This is the Market Report with Brooks Schaffer of Palmetto Grain. Reach him at [email protected] or 843-540-4540.
Markets continue to trade a fairly narrow range despite the turmoil in the outside markets and elsewhere in the world. We will get USDA’s latest update on supply and demand this Thursday at 12 noon. On Friday’s report I will be able to give you some information from the report which will most likely set the direction of the market for the next few weeks. There are some weather systems forecast to make their way across the country bringing moisture in the next few weeks but harvest should continue at a rapid pace. Government offices were closed on Monday for the Columbus Day holiday so we will not get harvest progress until today (Tuesday) at 4pm. We should be over halfway harvested very quickly and be over the hump as far as harvest pressure. Farmers have been very reluctant sellers with prices well below last years harvest period when December corn was around $6.75 and Nov beans were $13.75. Lack of producer selling will help the market find buying after harvest as users have to bid bushels out of the bin.
USDA’s October report this week will be the first USDA report that includes objective yield estimates using actual measured yield results. In years when the growing season ends prematurely, negatively affecting kernel and pod fill, satellite and survey data have not done a good job at pegging the yield. We have to have the actual harvest data to discover the damage. This report will begin that process. Average analyst estimate for corn yield is 173.5, which is 3 tenths of a bushel less than USDA’s Sept estimate of 173.8 (173.4 final yield last year). The average estimate for bean yield is 49.9 which is 2 tenths of a bushel less than the Sept estimate of 50.1. For corn, that is not a meaningful drop in production but continues a trend of lowering yield on each report. For beans, that much of a yield loss would have meant more before USDA raised stocks and old crop carry in on the stocks report. If this is the number USDA uses, it is still fairly comfortable for corn and very tight for beans. This kind of carryout should keep corn supported at current levels and will support a post harvest bounce above $5. Beans may need some rationing so the trading range will be wider and we should see a move back to the mid to upper $13’s. Of course, if the number is different from expectations, the market is going to have to readjust to what the number is. Stay tuned Thursday at 12 noon when there could be some excitement in the markets.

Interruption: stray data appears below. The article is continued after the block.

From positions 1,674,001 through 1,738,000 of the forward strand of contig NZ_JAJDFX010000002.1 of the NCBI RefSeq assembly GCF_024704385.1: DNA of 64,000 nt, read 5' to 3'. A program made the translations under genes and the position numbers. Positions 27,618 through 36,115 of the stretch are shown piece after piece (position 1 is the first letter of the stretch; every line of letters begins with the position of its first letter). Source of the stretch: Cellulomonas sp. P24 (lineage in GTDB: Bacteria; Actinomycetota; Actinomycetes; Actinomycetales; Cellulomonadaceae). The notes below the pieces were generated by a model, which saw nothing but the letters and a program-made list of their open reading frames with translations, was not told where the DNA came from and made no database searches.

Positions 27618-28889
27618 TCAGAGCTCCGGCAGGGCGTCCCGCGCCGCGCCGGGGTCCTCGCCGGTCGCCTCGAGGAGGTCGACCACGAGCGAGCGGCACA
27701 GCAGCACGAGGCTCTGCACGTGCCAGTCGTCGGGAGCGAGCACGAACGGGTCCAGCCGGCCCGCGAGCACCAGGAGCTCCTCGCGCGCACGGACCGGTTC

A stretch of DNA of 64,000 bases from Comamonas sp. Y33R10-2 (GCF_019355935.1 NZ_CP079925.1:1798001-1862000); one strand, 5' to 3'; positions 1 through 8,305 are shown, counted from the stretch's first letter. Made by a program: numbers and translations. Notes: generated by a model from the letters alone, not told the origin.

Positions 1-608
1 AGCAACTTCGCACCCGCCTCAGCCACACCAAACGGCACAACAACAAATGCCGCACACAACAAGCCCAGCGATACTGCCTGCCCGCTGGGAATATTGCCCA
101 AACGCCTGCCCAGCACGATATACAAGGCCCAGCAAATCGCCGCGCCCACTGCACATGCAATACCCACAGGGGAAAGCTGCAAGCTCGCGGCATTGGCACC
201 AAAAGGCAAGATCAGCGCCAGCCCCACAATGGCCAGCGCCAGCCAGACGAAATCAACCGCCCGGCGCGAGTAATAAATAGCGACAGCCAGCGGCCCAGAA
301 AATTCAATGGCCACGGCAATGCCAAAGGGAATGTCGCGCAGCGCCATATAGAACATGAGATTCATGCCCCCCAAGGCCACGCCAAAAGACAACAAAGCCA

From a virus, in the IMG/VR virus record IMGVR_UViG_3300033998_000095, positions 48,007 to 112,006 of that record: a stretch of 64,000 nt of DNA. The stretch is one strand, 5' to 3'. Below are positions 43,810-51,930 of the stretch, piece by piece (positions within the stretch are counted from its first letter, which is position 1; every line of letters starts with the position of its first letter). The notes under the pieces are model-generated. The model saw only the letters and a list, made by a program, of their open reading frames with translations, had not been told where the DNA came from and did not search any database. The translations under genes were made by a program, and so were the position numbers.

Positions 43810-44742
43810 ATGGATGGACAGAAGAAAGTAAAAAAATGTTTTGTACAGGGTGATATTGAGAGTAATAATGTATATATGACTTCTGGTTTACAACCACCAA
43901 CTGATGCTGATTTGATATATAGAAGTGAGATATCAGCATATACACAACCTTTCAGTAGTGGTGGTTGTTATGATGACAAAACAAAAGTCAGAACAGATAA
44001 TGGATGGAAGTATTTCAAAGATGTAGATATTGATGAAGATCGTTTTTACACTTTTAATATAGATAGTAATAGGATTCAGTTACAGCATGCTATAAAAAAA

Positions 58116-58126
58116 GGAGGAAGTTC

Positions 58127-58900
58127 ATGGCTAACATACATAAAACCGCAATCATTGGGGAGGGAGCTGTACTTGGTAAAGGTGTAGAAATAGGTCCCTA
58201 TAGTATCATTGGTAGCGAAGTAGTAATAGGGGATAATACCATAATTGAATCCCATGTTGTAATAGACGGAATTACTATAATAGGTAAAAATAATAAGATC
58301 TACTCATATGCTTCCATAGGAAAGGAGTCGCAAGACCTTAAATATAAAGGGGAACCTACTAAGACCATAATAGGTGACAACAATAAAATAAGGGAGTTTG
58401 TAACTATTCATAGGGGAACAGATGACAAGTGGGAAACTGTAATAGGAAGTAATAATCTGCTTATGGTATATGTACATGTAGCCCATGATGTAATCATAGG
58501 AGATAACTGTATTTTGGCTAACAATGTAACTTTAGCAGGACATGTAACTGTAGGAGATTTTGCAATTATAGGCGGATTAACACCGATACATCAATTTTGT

The outbreak of war between Israel and Hamas has had reverberations throughout the world but so far it has had a limited impact on the grain markets. Crude oil and energy prices have moved higher pricing in more premium and that is bullish for corn and beans longer term but does not really change much in the near term. If more countries are drawn in to the conflict that could change the fundamentals as grain flows have to be adjusted but I do not see a predictable path of that yet. Ukraine was quick to show their support and solidarity to Israel who has been slow to condemn Russia. Russia continues to make threats and attack grain infrastructure leading western nations to pledge more advanced air defense systems. Russia also continues to export wheat out as fast as they can, some of their own production and some stolen from Ukraine. The Black Sea region remains a tinderbox in the grain market which could explode at any moment if the right spark hits.